Further, the doctrine of interjurisdictional immunity has never been applied to prevent the application of provincial environmental laws on provincially owned lands. Recently, the Supreme Court of Canada ruled against expanding the application of interjursidictional immunity to matters where it has not been previously applied. In British Columbia (Attorney General) v. Lafarge Canada Inc., [2007] 2 S.C.R. 86 and in Canadian Western Bank v. Alberta, [2007] 2 S.C.R. 3 the Supreme Court found that the doctrine of interjurisdictional immunity risks undermining Canadian federalism and as a result, in general, the doctrine should not be applied to new matters where it has not been applied before.

 We have therefore concluded that Provincial environmental laws, including the ESA, apply to the activities of DCC’s private contractors on provincially owned land at Ostrander Point.

 With respect to our second conclusion, the ESA protects both endangered and threatened species and their habitat from the kind of destruction that we have been informed occurred at Ostrander Point. Sections 9 and 10 of the Act read in part:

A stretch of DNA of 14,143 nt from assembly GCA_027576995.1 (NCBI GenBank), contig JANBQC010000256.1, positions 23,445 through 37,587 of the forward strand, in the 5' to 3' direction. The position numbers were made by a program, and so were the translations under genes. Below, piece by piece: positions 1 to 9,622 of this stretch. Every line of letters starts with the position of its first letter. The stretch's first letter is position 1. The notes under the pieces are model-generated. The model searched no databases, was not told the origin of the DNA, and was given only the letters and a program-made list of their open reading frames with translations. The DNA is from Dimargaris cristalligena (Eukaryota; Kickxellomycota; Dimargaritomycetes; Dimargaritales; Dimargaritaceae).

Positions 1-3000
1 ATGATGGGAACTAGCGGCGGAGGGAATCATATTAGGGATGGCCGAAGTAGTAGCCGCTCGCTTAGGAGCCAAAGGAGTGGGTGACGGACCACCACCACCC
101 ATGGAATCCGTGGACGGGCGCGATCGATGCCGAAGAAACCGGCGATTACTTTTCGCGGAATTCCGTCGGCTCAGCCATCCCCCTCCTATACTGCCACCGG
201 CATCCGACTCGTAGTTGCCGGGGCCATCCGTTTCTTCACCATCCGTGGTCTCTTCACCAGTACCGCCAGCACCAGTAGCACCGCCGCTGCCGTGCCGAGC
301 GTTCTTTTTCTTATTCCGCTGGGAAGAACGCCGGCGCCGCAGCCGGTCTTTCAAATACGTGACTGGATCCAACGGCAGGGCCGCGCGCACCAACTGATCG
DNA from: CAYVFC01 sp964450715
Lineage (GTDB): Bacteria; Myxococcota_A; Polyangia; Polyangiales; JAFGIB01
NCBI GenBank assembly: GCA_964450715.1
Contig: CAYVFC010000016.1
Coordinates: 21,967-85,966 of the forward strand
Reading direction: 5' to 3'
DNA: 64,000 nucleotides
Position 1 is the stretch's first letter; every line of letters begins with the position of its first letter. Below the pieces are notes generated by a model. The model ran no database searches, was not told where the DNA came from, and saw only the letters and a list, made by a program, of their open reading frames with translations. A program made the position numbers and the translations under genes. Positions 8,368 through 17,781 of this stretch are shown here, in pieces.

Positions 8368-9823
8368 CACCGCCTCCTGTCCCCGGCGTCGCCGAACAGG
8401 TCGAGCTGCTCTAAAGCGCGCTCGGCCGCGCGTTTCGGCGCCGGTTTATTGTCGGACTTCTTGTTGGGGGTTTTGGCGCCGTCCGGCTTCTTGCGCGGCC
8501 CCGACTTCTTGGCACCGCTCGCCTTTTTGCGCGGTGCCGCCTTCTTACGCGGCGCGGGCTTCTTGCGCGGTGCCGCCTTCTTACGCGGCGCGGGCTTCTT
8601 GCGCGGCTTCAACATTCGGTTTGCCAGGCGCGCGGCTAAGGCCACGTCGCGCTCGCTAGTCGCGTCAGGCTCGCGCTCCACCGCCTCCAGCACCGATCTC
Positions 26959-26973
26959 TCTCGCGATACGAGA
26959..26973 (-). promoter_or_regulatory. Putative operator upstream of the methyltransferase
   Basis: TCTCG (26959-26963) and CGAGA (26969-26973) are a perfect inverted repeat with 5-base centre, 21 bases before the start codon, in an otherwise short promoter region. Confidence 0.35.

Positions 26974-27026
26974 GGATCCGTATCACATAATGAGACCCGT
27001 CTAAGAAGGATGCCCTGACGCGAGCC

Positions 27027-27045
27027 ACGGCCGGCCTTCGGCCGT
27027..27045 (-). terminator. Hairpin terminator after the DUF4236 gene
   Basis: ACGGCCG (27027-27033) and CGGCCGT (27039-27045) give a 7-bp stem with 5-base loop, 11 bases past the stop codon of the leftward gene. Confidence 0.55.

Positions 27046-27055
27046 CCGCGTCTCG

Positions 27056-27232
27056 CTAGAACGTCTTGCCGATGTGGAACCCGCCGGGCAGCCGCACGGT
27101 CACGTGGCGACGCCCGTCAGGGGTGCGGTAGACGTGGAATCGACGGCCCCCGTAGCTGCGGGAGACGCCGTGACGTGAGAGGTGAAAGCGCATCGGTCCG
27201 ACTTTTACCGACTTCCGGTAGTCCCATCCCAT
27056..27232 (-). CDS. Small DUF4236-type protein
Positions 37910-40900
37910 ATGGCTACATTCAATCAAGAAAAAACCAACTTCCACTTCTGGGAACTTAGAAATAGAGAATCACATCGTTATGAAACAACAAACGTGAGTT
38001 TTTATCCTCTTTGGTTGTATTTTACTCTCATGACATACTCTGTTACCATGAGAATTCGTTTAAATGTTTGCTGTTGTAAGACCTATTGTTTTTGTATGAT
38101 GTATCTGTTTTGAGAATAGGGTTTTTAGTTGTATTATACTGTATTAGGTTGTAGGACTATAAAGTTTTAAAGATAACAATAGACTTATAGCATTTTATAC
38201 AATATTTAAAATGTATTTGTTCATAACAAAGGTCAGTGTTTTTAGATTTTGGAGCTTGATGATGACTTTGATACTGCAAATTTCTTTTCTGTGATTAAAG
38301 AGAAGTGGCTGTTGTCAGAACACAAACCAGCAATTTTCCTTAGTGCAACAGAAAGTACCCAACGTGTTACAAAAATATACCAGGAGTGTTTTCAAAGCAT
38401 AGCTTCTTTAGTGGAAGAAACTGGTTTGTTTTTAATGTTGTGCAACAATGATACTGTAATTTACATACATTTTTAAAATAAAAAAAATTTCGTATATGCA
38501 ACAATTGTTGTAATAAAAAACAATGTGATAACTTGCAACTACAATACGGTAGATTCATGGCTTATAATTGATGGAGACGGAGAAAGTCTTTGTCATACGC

9. (1) No person shall,

(a) kill, harm, harass, capture or take a living member of a species that is listed on the Species at Risk in Ontario List as an extirpated, endangered or threatened species;

10. (1) No person shall damage or destroy the habitat of,

(a) a species that is listed on the Species at Risk in Ontario List as an endangered or threatened species;

Under section 17(2)(c) of the ESA, the Minister may issue permits to conduct an activity that would otherwise be prohibited under sections 9 and 10 of the ESA. We note that the proponent of the wind turbine development was required to apply for permits under section 17(2)(c) before conducting any work on the wind turbine project at Ostrander Point and to date no permit has been issued. However, due to the Province’s erroneous conclusion that provincial laws do not apply to a DCC’s private contractor at Ostrander Point, the province did not require that the DCC contractor similarly apply for a permit.